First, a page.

For some shoppers, the rise in at-home meals alongside growing financial concerns will create the need for affordable options. In 2008, this similar combination of factors drove more shoppers to private label products. Between 2006 and 2009, private label grew in unit share and dollar share as shoppers stretched their food budget. Today’s shopper is not going to deviate from their diet and lifestyle — especially not during a health crisis — and the extensive options for private label natural and wellness products make remaining wellness-focused even easier.

E-commerce Is Here to Stay

Shoppers have been increasingly shopping online and via apps for years, but the pandemic has accelerated adoption for many shoppers. With social distance guidelines in place and concerns of in-person interactions on the rise, many retailers began to offer curbside pickup, contactless delivery, and online ordering. In fact, in April, e-commerce unit sales grew at five times the rate of brick and mortar sales year over year as consumers quickly shifted their habits. While contactless pickup might not have come about without COVID-19, easy pickup and home delivery were already on the rise — and will continue post pandemic.

Even when normalcy emerges for shopping behaviors, these options bring one of the most important qualities to consumers: convenience. E-commerce enables retailers to attract and retain shoppers by providing them the convenience they’re accustomed to.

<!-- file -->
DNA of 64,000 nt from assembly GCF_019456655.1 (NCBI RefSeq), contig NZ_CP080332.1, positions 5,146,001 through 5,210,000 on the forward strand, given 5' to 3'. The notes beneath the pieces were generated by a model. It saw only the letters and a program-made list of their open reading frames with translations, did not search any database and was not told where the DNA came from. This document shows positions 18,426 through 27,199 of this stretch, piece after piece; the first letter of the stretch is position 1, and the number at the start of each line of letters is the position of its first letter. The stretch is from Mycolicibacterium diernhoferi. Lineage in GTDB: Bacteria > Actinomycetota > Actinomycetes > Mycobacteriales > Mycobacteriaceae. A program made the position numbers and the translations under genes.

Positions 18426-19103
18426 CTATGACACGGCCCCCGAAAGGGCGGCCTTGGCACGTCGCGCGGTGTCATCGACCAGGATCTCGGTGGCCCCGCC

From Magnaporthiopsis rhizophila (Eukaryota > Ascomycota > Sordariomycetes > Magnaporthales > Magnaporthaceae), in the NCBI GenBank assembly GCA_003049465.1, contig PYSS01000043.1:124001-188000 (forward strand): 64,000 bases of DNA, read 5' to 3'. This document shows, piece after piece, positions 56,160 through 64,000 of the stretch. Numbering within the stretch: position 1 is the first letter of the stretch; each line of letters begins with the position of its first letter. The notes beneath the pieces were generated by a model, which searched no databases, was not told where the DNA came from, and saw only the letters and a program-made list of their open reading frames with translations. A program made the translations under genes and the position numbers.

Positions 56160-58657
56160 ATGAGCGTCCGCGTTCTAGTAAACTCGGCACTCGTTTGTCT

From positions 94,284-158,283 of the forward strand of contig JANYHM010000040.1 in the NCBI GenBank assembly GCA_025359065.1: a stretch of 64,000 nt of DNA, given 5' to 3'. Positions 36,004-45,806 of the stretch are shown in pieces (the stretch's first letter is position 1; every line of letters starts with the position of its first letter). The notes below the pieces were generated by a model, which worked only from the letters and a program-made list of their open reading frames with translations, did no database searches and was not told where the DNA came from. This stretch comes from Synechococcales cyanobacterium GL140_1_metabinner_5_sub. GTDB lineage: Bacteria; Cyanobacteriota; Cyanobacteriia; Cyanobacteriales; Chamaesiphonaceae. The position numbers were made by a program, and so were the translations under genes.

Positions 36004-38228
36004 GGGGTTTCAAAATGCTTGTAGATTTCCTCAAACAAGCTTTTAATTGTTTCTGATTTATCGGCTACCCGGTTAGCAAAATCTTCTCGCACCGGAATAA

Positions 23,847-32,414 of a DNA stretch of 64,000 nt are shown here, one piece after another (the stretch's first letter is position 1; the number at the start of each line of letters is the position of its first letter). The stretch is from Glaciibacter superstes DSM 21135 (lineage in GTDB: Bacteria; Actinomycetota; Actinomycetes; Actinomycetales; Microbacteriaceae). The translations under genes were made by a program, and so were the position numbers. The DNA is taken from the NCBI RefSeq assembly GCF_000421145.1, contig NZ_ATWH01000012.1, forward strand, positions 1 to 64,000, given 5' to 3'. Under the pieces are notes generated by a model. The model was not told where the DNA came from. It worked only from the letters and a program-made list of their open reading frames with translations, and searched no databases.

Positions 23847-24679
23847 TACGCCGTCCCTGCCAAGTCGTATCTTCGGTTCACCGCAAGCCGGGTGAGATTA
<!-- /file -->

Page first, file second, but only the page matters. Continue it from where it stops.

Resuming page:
What’s Next?

For the foreseeable future, the majority of consumers will continue to be hyper-focused on health, safety and value, both with their shopping experiences and the products they choose to help them meet their personal needs. To win with natural consumers, we recommend that CPGs focus on three key areas:

  1. Understand consumers’ engagement with natural foods. By designing strategies for your core natural shoppers, you will be able to better maintain and grow their buy rates. Also, focus on value strategies that can help you hold onto your less engaged shoppers.
  2. Identify new buyers to your brands along with their behaviors, build conversion strategies and actively engage them through targeted marketing and communications. Leverage lifestyle and ingredient-based product attributes and customer segmentation to effectively navigate the underlying dynamics of today’s natural marketplace, identify emerging trends and build personalized conversations.
  3. Refine and have a fluid channel strategy to support the new normal. Build effective sales strategies for both brick and mortar and e-commerce and create experiences that support the natural consumer’s desire for detailed product information and transparency. Also, leverage pricing and promotion analytics to best fit pricing and promotions by channel, and ensure brands have the appropriate price pack architecture to meet future needs.

The CPG demand curve will continue to change. Understanding natural consumers’ behaviors and priorities will help you stay ahead of it.

For more information, reach out to me directly at, to your IRI representative or to